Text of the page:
Will NFTs Become Part of Entertainment Culture?
NFTs have become one of the hottest topics tied to decentralized finance and blockchain. Back in 2020, NFTs became one of the most-covered concepts by analysts working in a variety of sectors. In particular, art and finance were expected to evolve thanks to the emergence and trading of NFTs.
Since then, uncertainty has surrounded NFTs. The first applications of NFTs had little to do with art and finance, specifically. Instead, NFTs provided a brand new way of collecting digital assets. Most of these were tied to art, like CryptoKitties and CryptoPunk art. And they did use blockchain to run on, which tied NFTs to cryptocurrency.
However, CryptoKitties and the like weren’t actually revolutionizing life for the average artist. Nor were they interrupting the usual state of finance. The most successful public project came from the NBA and Dapper Labs’ TopShot marketplace, which has since plummeted in terms of value since skyrocketing in early 2021.
Looking forward, how will NFTs become part of the entertainment industry—beyond early forecasts related to art and finance? Let’s explore emerging applications for NFTs in 2023.
A Variety of Uses in Gaming
If there’s one entertainment sector that’s ready to onboard NFTs, it’s gaming. In the US, in particular, the rise of online casinos has created a large market where NFTs could potentially explode in usage and popularity. At the moment, promo codes from WynnBET and other leading platforms can be used for standard games like slots, blackjack, and roulette.
However, NFTs could become a part of this digital gaming arena. For example, NFTs could be used as in-game assets and payouts rather than real money. They could be kept or traded when it’s time to withdraw. Similarly, NFTs could be offered to VIP players as part of a rewards program.
The same goes for the broader video game sector—and even mobile games. Let’s cover another example tied to the fashion industry. Luxury brand Louis Vuitton released a mobile app, which is a game that rewards players with NFTs. These NFTs can then be exchanged for in-store goods and other offers.
A Case for NFT-Art
Let’s loop back to one of the original use cases for NFTs. They were apparently going to revolutionize how artists create, market, and profit from their work. But with so much technical finesse behind NFTs, blockchain, and crypto, not many artists found it accessible. In fact, NFTs and art quickly proved non-compatible for the average creator.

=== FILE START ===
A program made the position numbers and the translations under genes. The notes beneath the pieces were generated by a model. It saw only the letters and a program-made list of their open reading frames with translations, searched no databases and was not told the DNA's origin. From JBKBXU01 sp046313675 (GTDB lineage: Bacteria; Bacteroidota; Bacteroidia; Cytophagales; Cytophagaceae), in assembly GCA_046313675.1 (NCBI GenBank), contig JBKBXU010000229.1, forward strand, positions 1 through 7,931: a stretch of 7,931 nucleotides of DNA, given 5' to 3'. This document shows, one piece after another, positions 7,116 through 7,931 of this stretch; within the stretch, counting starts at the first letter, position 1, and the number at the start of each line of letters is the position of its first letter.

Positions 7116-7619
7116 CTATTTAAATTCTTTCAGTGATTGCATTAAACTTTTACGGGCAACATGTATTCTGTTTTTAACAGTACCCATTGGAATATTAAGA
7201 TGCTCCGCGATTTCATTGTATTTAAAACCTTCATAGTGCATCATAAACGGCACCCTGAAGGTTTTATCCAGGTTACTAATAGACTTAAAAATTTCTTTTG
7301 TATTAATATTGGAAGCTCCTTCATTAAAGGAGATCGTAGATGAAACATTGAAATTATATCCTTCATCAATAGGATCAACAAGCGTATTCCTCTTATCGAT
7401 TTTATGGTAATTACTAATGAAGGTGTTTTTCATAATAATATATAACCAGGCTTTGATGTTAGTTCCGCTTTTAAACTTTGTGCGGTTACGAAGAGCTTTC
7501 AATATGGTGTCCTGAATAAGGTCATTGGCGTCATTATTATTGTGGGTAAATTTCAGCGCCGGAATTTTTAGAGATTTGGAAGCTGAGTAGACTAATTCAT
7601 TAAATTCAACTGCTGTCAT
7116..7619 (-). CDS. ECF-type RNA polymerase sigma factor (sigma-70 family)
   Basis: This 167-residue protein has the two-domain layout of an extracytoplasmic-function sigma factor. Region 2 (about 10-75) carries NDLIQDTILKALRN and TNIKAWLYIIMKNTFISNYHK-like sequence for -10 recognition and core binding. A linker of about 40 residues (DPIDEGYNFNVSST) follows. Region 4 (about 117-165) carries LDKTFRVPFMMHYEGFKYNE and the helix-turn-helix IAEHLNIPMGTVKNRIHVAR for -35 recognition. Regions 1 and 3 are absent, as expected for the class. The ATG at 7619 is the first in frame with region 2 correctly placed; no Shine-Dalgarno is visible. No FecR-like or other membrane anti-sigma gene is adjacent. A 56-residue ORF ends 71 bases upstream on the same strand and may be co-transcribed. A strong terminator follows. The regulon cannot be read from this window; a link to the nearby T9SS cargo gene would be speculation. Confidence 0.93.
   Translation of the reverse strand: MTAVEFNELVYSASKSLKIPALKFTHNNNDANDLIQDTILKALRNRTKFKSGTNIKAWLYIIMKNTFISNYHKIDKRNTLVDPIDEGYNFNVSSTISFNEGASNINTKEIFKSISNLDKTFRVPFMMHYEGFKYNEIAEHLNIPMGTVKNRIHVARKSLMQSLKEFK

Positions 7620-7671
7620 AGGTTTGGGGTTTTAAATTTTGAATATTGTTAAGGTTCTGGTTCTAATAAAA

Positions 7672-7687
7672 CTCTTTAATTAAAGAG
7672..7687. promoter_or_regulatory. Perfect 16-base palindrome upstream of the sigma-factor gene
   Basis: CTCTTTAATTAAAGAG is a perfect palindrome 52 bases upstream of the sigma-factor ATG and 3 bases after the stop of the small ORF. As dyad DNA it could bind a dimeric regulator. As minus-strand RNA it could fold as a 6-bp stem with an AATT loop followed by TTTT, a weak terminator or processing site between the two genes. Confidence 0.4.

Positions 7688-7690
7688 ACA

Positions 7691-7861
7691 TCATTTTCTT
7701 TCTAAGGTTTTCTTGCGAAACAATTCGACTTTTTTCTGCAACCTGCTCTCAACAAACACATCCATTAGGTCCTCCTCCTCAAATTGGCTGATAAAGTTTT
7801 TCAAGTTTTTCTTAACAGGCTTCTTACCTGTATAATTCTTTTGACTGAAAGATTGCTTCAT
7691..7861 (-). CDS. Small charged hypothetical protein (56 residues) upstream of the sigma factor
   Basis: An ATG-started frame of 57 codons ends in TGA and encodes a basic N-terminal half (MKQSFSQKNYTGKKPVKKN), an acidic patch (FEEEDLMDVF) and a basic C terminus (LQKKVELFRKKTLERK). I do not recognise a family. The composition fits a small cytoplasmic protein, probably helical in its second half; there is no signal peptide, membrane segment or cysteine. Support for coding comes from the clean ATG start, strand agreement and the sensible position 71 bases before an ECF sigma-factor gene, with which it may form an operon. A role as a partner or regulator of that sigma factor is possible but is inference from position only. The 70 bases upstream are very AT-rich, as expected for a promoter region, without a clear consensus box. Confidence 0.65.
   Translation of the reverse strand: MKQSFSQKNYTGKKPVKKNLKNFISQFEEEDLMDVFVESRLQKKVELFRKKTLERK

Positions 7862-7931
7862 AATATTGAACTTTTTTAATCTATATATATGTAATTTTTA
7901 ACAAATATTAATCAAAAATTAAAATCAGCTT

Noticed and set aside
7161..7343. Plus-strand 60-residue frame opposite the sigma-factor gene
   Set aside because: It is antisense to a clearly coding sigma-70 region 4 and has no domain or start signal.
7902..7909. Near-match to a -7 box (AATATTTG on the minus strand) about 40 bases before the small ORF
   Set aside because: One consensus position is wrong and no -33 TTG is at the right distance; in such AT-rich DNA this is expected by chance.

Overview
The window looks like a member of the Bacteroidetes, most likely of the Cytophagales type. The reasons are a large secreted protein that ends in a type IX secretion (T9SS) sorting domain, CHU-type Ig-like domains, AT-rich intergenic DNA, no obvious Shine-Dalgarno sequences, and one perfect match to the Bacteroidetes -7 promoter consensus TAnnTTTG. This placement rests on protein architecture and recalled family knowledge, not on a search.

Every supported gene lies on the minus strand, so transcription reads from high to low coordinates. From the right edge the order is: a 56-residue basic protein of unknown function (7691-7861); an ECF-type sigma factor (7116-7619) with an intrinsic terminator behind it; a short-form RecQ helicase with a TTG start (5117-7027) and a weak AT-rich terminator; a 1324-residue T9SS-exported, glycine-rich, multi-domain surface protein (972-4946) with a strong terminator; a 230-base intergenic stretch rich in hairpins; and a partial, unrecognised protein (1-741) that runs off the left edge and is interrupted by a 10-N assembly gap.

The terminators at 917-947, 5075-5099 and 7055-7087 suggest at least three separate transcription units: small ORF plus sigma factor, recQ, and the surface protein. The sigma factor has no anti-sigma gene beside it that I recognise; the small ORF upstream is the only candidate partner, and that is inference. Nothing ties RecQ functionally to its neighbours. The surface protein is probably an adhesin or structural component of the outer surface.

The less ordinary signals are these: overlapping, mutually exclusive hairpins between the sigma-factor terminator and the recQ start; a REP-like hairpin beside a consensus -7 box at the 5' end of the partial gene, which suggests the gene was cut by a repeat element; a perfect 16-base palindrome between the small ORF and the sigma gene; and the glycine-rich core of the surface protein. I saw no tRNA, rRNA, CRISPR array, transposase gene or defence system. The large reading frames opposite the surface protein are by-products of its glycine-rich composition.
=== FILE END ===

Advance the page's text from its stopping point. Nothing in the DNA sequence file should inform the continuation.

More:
But could this change in 2023? For now, one of the biggest challenges is learning how to adapt physical artwork into an NFT. After all, a very limited number of artists around the world use a totally digital setup and medium. But with more minds now figuring out how to connect physical projects to NFTs, this could change rapidly.
Evolving Event Organization & Smart Contracts
The most promising case for NFTs influencing entertainment is through one of its most mundane facets: event organization. Though not nearly as flashy as NFT art projects or an NFT slot game, it’s certainly the most applicable—and is already being used today by various companies to streamline and optimize their event organization.
That’s because NFTs can be used to help guests, organizers, and artists. From a visitor perspective, an NFT can be used as a ticket for entrance and can then be a digital asset that helps them pay for merchandising and food and beverage. No more credit cards or cash needed.
From an organizer’s perspective, exchanging digital currencies simplifies the process of allocating funds. All the revenue earned from sales goes into a single pool and is then distributed evenly (through automation) to all employees. All an organizer has to do is set input protocol for these allocations—the rest takes care of itself.
Lastly, from a performer’s perspective, NFTs can be used to create unique memorabilia and merchandise for fans. It can even be used to offer something exclusive for VIP members, which could be specific to that event. Going forward, NFTs are slated to become an increasingly important facet of event organization